One of the nicest things about being in this business, and especially having been in it for so long (22 years and counting!) is the customers we work with. We have literally thousands of customers from all over the world, and we put a lot of effort into reaching out and talking to as many of them as we can, as often as we can.
That’s not to constantly bug people about buying more of our stuff. (OK, partially it’s to bug people about buying more of our stuff.) But mostly we just want to engage with people who are working with IBM Notes and Domino applications day in, day out, and understand what we can do to make their lives easier. And nothing is more satisfying to us than hearing a common thread of need from our customers and then building a tool that addresses that need.
As Hannibal from the A-Team would say, I love it when a plan comes together. That’s how I feel about all of our products, but none more so than Teamstudio Export. From our conversations with customers, we heard over and over, that people just wanted a simple way to be able to export their Notes data out to some format that could be stored away, easily and cheaply, for future reference.
The way that comes out of most people’s mouths is that they wish they could just save their Notes databases in CSV format, but preserving rich text and attachments. When you say it quickly, that sounds easy enough, but the more you dig into it, the harder it becomes. Here’s the typical wishlist we hear:
Store data as a flat file, preferably text based.
Preserve rich text including formatting.
Preserve file attachments.
Provide the ability to re-import data into some other database format.
No ongoing subscriptions or royalty payments just to store the data.
Provide read-only access to data for users with high fidelity to the original app.
That last one is a doozy. The desire is to be able to pretty much reproduce the look and feel of the original Notes database in the read-only archive. That might seem odd, given the way some people feel about the late 90s Lotus Notes UI, but it makes sense, when you think about it. There’s no such thing as a field label in Notes data. Field labels only appear in the form layout itself. So in the absence of the form layout (for example with a simple field name/value list), it’s often hard to determine what data you’re looking at.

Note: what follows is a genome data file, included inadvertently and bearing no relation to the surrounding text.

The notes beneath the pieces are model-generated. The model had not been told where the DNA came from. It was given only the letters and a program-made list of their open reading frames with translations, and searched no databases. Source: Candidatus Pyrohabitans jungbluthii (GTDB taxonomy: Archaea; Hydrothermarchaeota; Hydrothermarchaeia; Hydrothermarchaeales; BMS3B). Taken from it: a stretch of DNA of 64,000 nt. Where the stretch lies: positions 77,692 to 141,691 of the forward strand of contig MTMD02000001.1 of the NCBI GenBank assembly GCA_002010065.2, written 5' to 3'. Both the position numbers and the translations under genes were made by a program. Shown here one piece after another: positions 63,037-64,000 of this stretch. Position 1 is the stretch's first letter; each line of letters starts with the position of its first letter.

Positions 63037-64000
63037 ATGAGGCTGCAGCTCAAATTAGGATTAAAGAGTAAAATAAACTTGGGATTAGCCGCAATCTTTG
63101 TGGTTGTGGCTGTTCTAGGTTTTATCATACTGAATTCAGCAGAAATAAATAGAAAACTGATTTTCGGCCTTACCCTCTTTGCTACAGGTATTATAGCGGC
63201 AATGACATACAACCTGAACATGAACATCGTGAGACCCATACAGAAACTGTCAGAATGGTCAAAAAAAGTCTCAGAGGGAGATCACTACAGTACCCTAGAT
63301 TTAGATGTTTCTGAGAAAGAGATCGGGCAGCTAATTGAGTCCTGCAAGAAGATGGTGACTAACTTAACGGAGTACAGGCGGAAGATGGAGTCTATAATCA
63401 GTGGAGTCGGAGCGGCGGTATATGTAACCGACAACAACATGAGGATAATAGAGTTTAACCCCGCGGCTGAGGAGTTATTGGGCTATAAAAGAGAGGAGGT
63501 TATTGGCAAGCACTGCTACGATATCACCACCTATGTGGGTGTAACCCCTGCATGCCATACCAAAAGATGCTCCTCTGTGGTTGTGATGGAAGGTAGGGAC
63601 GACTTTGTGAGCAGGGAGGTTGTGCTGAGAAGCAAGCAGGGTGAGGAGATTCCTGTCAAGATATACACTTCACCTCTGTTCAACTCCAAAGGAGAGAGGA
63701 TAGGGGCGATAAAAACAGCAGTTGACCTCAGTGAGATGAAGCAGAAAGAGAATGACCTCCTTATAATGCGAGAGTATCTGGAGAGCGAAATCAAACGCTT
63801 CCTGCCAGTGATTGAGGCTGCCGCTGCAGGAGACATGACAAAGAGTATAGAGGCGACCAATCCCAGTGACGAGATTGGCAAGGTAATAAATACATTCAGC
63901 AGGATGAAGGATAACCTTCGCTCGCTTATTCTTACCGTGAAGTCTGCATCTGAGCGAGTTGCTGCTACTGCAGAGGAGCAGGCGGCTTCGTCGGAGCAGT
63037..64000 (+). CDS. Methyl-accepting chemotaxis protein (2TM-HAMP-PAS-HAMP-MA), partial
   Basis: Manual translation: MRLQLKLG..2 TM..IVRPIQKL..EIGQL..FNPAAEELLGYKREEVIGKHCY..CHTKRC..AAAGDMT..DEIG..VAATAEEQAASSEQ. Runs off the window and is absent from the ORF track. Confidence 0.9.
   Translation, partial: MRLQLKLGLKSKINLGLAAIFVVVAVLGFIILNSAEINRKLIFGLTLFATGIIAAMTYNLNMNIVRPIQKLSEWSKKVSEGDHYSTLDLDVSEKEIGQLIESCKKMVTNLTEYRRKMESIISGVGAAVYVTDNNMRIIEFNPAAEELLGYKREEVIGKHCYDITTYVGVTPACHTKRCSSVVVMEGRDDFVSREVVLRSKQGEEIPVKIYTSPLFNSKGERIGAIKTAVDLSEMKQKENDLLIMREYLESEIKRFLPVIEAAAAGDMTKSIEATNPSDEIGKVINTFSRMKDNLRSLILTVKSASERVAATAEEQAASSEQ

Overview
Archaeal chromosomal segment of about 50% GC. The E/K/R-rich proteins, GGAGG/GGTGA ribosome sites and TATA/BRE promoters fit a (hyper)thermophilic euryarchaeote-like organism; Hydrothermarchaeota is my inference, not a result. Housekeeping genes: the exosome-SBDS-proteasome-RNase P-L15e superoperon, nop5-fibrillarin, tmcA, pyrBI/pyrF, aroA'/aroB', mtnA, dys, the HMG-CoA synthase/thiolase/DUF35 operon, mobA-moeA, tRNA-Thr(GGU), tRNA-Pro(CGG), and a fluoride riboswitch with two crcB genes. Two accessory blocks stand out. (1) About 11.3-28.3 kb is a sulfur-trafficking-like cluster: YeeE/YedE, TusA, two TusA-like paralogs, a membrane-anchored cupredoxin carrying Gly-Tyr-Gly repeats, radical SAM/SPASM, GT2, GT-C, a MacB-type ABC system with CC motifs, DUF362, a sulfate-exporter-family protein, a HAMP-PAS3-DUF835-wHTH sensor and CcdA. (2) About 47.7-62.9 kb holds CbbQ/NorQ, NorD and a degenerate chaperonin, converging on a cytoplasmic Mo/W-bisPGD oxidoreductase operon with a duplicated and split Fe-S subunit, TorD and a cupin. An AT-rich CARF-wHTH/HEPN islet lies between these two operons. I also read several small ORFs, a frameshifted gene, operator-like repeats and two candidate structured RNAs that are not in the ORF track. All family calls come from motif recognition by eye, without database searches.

And so we built Export, which stores your Notes databases in two formats. First, it creates an XML representation of the data. That allows us to create a flat, text-based file structure containing all of the data and design that’s held within a Notes NSF file. Using the XML file as input, we then create an HTML representation of the application. Views are reproduced, giving users an intuitive way of navigating the data.
Once you open up a Notes document, the data is presented as a highly configurable list of field name/value pairs. But (spoiler alert) the soon-to-be released version 3.0 will add a preview feature that reproduces the form layout, including the field labels. Full text search is included to help users locate the data they’re looking for.
The objective is to give admins an easy way to archive Notes data in a format that stores everything in the database with zero recurring costs, and users a way to navigate their applications using only a browser.
From what we can tell, many of those users who told us that’s what they were looking for are now happy. And happy users makes us happy!
To learn more about Teamstudio Export, or ask us any question about any product, click below. We love to chat!